European Union sanctions in response to Russia’s invasion of Ukraine - Application to the aviation industry
- Regulation (EU) 2022/328 of 25 February 2022, introduced a prohibition on the sale, supply, transfer or export of aircraft, spacecraft or parts thereof to any natural or legal person, entity or body in Russia or for use in Russia. This prohibition includes leasing aircraft to Russian persons or entities or for use in Russia.
- There is a corresponding prohibition on providing technical assistance, brokering services and other services as well as financing or financial assistance related to aircraft, spacecraft and parts thereof to any person, entity or body in Russia or for use in Russia.
- A 'grace period' of 30 days applies in the case of contracts concluded before 26 February 2022; the prohibitions will not apply to the performance of such contracts until 28 March 2022.
- The provision of insurance and reinsurance in relation to aircraft, spacecraft or parts thereof and of maintenance services concerning aircraft or components to any natural or legal person, entity or body in Russia or for use in Russia is also prohibited. The 30 day 'grace period' above does not apply in relation to these activities; the prohibition has immediate effect.
- A prohibition on the sale, supply, transfer or export of dual-use goods and technology, to any person or entity in Russia or for use in Russia, irrespective of whether they are intended for military use of military end-users has also been introduced.
On 25 February 2022, the EU adopted a package of sanctions in response to Russia's attack on Ukraine. This second package builds on, and significantly expands, the first package of sanctions adopted on 23 February in response to Russia's recognition of the Donetsk and Luhansk oblasts of Ukraine as independent entities. The EU has not exhausted its sanctions armoury yet and has threatened to impose further measures as the situation on the ground in Ukraine develops.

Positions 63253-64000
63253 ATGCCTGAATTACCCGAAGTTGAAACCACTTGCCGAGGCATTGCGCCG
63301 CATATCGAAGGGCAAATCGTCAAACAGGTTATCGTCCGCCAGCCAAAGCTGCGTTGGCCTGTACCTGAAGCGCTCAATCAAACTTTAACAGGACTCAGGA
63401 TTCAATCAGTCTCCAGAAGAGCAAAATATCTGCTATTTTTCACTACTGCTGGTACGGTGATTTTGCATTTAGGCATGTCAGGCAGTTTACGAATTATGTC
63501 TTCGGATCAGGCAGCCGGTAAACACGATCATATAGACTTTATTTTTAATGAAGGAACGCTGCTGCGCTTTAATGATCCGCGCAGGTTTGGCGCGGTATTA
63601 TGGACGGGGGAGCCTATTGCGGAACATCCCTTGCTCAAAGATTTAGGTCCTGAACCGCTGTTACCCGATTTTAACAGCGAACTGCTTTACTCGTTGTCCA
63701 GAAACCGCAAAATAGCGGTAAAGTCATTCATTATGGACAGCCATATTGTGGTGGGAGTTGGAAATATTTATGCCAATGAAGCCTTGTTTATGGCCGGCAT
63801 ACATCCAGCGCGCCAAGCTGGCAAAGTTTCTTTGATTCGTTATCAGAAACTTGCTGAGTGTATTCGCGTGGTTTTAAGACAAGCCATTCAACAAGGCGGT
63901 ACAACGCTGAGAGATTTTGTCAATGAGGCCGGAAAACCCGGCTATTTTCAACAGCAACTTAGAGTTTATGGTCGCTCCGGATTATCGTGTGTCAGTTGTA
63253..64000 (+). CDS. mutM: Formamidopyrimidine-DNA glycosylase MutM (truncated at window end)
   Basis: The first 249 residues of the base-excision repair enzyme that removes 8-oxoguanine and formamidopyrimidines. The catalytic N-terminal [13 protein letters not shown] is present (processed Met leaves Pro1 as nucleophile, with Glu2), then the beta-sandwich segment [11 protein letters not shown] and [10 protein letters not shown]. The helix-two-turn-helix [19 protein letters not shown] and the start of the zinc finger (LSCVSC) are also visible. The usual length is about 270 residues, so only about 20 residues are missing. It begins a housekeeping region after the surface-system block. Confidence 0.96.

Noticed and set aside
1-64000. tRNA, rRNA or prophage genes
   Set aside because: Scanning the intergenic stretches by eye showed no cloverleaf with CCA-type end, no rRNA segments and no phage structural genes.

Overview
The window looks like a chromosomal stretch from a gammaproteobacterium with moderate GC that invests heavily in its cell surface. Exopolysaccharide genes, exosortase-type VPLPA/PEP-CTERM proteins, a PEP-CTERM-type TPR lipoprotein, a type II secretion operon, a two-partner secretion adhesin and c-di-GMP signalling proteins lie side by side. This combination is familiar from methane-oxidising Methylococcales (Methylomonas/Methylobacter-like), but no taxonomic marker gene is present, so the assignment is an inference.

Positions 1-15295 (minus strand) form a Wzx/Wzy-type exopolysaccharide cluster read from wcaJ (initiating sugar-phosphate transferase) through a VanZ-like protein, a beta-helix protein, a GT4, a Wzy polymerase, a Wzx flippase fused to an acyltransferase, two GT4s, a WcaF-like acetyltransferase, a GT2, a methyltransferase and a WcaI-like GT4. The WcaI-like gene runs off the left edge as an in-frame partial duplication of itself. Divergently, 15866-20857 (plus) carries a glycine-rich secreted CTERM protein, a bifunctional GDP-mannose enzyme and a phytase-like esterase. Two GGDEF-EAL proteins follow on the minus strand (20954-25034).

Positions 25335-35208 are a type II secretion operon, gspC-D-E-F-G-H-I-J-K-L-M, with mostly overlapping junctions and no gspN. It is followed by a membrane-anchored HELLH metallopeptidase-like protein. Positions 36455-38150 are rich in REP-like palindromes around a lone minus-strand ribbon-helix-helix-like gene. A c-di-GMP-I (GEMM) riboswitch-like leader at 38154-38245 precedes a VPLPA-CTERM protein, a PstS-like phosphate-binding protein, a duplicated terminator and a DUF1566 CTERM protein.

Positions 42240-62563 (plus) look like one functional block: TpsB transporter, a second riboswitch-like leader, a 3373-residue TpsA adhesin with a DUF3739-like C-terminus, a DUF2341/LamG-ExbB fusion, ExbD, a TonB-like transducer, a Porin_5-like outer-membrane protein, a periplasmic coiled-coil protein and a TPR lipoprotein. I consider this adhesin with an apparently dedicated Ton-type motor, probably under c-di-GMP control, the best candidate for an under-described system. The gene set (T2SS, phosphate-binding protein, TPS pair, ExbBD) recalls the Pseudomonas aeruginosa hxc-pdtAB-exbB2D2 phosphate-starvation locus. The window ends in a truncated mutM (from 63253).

The sanctions package adopted on 25 February 2022 has significant implications for the aviation industry. We set out below a summary of the recently adopted sanctions of particular relevance to the aviation industry and our view on the impact of these sanctions on the aircraft leasing industry and steps businesses can take to protect themselves.
Council Regulation (EU) 2022/328 of 25 February 2022 amends Regulation (EU) No 833/2014 concerning restrictive measures in view of Russia's actions destabilising the situation in Ukraine. This is directly effective in Ireland and as such, legally binding on all natural and legal persons in Ireland. It came into effect on 26 February 2022.
Regulation 2022/328 introduces a number of prohibitions relevant to the aviation industry.
The sale, supply, transfer or export, directly or indirectly, of aircraft, spacecraft and parts thereof to any natural or legal person, entity or body in Russia or for use in Russia is prohibited (Article 3c(1)). Included in this prohibition is supplying aircraft to Russian persons or entities or for use in Russia by means of leasing. This applies irrespective of whether the goods or technology originate in the EU or not.
There is also a corresponding prohibition on the provision of technical assistance, brokering services or other services (Article 3c(4)(a)) and the provision of financing or financial assistance for any sale, supply, transfer or export of those goods and technology (Article 3c(4)(b)) directly or indirectly to any person, entity or body in Russia or for use in Russia. These prohibitions also apply to the provision, manufacture, maintenance and use of those goods and technology.
There is one exception to the prohibitions above. The prohibitions do not apply to contracts concluded before 26 February 2022 or ancillary contracts necessary for the performance of such contracts until 28 March 2022 (Article 3c(5)).